I think that's just awesome. That a moment of hilarity on our camping trip in Alaska might be of use to someone teaching about blogs and wikis in Singapore. That it was OK for him to use because of how flickr encourages people to set up their Creative Commons settings. And how I only found out about it because of the Google alert on my own name. What a crazy place, this internet.

Tuesday, October 21, 2008

Long Way Down

Long Way Down Long Way Down by Ewan McGregor

My review

rating: 4 of 5 stars
Another epic journey from Ewan and Charley, just as enjoyable as the last. Can't help be jealous of these guys...

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Completely out of character sports-related post

Do I have to cheer for the Devil Rays just because they wear hats with my initials on them?

The Great American Attraction

The Great American Attraction: Two Brits Discover the Rollicking World of American Festivals The Great American Attraction: Two Brits Discover the Rollicking World of American Festivals by Rich Smith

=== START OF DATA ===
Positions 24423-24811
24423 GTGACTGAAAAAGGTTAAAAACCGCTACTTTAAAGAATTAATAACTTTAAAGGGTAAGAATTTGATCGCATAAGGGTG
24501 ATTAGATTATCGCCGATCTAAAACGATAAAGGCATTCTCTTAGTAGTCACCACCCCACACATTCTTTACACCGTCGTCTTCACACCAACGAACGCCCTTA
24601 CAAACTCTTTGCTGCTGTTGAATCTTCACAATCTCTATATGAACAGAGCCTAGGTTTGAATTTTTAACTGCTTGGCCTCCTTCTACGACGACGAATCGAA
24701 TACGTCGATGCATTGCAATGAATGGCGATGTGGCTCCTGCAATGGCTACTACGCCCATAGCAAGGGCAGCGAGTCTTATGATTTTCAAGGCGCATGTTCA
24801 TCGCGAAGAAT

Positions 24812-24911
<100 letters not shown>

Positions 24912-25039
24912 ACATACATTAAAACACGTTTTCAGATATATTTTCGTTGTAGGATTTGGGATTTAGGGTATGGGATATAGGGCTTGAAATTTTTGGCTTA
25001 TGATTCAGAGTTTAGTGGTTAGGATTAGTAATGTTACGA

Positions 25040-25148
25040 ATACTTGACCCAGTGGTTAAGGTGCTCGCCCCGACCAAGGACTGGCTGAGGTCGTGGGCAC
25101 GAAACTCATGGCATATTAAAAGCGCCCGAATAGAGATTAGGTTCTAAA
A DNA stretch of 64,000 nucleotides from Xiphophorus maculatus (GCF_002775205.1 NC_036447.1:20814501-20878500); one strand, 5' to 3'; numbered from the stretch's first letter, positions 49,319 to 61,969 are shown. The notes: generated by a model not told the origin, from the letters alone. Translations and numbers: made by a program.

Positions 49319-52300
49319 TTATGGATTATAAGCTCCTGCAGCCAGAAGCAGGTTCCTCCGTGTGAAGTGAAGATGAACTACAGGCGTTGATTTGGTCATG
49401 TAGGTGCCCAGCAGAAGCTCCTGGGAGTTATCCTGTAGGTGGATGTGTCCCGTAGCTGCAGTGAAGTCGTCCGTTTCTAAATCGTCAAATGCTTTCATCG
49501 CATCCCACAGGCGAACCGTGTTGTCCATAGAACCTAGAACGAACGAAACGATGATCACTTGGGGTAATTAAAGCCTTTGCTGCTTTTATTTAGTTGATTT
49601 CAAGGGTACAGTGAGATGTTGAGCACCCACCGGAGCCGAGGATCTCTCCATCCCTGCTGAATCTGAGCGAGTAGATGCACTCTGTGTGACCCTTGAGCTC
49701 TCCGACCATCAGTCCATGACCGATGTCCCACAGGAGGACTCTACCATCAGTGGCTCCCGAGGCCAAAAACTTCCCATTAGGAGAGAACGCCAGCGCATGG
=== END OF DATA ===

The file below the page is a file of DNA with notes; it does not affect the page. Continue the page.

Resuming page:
My review

rating: 4 of 5 stars
Ah, my kind of book. Couple guys take off and travel around a different country on some whimsical quest. In this case, they're British, so the different country is the U.S., but it's fun to see another view of your own country, too. Their quest was to visit some of the crazy carnivals and festivals we have here. (Come to think of it, I read a book a few years ago about an American traveling around England to weird festivals. Can't remember the name of it...)

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Monday, October 20, 2008

Fall photos

For those of you who check my main blog here but not my running blog, there are some great fall color photos from yesterday's Fall Colors Half Marathon over there...

Saturday, October 18, 2008

Other tooth - gone!

Pumpkin Pie-balls

I love this season - in large part because I get to bake with pumpkin. Pies, cookies, cheesecakes, souffles... Mmmmm. There's a recipe for pumpkin pie in the new Cooks' Illustrated that I want to try out, too, come to think of it. Anyway...